Glendale Mayor Ardashes “Ardy” Kassakhian (photo Aram Arkun)

New Glendale Mayor Kassakhian Focuses on Fundamentals of City Governance, Gives Voice to Armenians


GLENDALE, Calif. — Ardashes “Ardy” Kassakhian was selected as mayor of Glendale, the Armenian-filled “Jewel City” of California, last month, on April 5, but he is not a newcomer to public service to Glendale. He has been serving on the city council for about two years, and prior to that held the elected position of city clerk for some 15 years.

He declared that many people do not have a realistic notion of what a mayor can accomplish. “As mayor now, there is the expectation that somehow I am an all-powerful Wizard of Oz, controlling things in the city. I have to continuously give people small civic lessons and explain to them that it is mostly a ceremonial position. Although I am appreciative for their well wishes and their accolades, I am really only the first among equals and we all work together with equal powers, except for the fact that I get to run the city council meetings,” Kassakhian said.

On the other hand, he explained: “While you still have to rely on three total votes – in other words two votes in addition to your own on the city council, to make sure that people on the council are supportive of your agenda, the mayorship does gives you a pulpit for urgency.”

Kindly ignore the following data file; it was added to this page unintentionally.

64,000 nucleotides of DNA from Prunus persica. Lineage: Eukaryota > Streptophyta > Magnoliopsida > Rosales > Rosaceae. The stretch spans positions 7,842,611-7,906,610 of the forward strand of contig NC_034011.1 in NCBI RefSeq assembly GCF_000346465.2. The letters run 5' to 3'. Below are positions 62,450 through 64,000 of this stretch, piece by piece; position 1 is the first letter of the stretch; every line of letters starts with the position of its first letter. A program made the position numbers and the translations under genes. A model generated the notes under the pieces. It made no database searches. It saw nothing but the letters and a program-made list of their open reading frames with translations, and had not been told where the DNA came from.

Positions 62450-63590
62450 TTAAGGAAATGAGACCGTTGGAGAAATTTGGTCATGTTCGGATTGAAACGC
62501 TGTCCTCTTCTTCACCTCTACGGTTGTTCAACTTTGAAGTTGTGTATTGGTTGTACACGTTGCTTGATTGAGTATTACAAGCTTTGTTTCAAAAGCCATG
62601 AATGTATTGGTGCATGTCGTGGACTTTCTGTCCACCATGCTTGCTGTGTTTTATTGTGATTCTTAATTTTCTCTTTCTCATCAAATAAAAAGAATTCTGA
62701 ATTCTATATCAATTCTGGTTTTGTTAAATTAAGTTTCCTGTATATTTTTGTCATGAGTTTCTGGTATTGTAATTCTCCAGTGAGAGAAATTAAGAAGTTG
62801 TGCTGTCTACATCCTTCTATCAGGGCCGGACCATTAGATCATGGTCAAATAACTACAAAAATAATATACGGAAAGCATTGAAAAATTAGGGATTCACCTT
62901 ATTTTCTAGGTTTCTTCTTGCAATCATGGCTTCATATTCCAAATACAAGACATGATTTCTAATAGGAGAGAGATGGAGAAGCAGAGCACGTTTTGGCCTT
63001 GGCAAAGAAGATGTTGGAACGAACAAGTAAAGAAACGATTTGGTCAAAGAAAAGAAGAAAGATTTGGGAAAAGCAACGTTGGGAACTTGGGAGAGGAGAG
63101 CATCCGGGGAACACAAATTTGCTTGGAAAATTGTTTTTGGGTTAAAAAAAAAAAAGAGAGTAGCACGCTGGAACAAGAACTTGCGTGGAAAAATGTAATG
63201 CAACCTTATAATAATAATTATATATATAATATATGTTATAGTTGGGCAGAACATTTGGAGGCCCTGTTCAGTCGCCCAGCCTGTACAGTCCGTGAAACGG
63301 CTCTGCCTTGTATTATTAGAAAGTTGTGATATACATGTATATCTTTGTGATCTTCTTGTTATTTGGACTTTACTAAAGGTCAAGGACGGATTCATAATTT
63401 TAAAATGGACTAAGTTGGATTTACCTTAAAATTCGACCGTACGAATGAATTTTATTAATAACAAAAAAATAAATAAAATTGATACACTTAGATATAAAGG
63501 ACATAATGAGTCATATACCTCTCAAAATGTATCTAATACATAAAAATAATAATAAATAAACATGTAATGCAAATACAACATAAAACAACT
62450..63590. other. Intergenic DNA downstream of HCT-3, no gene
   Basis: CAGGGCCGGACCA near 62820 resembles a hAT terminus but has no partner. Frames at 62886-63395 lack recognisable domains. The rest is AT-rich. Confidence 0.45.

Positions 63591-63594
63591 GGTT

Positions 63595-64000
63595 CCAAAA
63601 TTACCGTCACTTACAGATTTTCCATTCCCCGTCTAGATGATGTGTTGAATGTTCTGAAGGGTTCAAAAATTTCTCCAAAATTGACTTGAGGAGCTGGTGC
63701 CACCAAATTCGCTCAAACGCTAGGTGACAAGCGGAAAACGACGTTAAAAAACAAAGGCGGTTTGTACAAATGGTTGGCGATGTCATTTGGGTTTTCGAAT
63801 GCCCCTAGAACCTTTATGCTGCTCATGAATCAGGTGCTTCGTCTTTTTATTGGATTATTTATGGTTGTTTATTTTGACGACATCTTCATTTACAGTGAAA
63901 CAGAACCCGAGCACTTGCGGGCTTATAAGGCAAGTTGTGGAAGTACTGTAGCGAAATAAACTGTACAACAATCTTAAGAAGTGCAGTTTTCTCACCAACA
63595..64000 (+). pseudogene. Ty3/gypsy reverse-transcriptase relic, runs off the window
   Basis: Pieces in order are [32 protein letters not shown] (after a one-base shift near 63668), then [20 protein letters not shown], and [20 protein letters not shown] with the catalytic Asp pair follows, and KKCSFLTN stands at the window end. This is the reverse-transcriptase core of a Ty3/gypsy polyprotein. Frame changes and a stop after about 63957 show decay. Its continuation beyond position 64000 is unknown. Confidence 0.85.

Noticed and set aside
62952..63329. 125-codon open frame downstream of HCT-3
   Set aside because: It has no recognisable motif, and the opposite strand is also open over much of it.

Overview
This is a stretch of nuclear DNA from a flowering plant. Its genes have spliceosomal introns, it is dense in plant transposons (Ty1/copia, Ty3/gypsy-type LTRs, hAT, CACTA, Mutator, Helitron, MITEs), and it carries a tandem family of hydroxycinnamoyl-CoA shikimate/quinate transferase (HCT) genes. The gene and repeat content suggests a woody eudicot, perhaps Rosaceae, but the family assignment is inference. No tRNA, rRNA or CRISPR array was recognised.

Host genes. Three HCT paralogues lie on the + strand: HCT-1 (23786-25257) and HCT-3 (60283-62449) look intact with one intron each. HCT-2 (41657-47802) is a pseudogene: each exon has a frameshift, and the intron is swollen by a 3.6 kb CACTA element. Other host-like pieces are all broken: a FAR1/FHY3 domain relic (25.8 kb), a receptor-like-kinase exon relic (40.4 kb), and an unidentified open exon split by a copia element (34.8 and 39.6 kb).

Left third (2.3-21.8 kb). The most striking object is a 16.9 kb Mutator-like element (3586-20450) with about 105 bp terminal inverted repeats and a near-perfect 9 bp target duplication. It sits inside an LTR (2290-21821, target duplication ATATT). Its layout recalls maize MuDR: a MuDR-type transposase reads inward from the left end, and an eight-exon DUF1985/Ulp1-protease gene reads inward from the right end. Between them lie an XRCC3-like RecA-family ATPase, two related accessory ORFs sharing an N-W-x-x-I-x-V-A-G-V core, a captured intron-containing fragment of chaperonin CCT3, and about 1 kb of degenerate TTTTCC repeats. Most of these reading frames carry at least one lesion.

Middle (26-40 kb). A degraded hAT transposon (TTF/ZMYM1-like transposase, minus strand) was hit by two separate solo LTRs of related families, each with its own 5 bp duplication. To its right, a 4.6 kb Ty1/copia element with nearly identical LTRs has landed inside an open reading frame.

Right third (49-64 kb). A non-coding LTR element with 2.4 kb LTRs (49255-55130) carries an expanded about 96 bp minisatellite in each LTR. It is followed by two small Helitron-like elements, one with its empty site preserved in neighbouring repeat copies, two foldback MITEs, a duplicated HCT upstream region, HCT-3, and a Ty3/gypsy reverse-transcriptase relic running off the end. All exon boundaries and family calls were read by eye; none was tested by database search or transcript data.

The Covid Period

Kassakhian was elected to the Glendale City Council on March 3, 2020. He said, “Literally two weeks later we went into lockdown and I had to take my oath of office over Zoom. The world changed, conceivably forever – although we are now seeing some return to ‘normalcy.’”

Covid pushed aside all his goals for office. He said, “The last two years were very difficult, very challenging, if for no other reason than the uncertainty of what the future held. In terms of the local economy, business closures, issues regarding relations, and this now-maligned word ‘mandate,’ these were all things that we tried quickly to understand and implement, and do this in a way that was most effective…We tried to do the best we could with the information that we had.”

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He said, “We were one of the first cities to push for protections for certain businesses. We were very eager not only to protect those individuals who were renting and unable to meet their rent obligation but also to come up with a program that would help the landlords who were also not receiving rent. As a result of this chain reaction, they were unable to make their own payments, if they owned money on a property that they were using for their own income. We took revenue from our sales tax and put it towards helping businesses, renters, landowners or housing providers to weather the storm.”

Many of these programs, intended for only a few months, ended up lasting two years, but eventually state and county regulations and programs superseded the efforts of the municipality, Kassakhian said, which served their purpose.

One of the most affected business sectors was that of tourism, which declined greatly during Covid. To help bolster the sector, the city, Kassakhian said, instituted the Al Fresco Glendale dining program, while hotel passes were encouraged for day visits. Kassakhian said that he suspects al fresco dining will be continued even after the end of Covid.